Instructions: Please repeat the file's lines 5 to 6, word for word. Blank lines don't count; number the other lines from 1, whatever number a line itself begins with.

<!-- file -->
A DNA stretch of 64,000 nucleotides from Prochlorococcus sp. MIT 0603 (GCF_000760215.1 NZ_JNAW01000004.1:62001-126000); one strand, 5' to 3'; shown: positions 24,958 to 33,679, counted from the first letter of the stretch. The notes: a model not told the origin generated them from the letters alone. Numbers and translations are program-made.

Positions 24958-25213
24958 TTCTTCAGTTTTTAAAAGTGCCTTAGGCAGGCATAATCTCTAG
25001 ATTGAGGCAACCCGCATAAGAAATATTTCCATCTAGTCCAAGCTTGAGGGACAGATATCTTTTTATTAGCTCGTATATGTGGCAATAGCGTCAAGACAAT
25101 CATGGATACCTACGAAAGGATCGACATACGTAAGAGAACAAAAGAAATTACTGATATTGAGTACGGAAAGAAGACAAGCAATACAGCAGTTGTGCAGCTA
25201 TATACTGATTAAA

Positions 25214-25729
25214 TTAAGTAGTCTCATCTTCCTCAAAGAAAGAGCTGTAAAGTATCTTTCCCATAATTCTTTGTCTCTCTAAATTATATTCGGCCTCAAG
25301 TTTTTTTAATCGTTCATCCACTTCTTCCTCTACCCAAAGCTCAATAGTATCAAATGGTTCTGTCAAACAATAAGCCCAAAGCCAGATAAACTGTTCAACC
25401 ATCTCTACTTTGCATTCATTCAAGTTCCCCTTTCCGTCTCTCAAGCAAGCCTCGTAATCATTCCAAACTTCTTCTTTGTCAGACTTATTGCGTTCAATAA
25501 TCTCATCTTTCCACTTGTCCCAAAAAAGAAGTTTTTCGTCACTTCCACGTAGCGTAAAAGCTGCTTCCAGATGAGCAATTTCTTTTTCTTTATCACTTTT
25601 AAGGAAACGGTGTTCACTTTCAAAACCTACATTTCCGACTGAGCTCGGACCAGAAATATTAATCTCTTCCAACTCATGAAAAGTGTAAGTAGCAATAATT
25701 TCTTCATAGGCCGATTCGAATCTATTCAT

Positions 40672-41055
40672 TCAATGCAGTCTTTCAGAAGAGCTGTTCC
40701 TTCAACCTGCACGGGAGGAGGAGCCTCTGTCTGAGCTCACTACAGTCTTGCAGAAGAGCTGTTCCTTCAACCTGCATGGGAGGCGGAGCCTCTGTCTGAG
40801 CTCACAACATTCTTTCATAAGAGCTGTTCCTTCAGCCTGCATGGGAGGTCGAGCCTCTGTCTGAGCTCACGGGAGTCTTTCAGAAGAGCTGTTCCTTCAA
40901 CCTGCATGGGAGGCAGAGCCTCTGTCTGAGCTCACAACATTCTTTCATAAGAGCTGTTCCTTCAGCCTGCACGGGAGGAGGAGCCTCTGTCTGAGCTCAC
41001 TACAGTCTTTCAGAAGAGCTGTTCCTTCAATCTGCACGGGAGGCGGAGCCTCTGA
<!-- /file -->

25101 CATGGATACCTACGAAAGGATCGACATACGTAAGAGAACAAAAGAAATTACTGATATTGAGTACGGAAAGAAGACAAGCAATACAGCAGTTGTGCAGCTA
25201 TATACTGATTAAA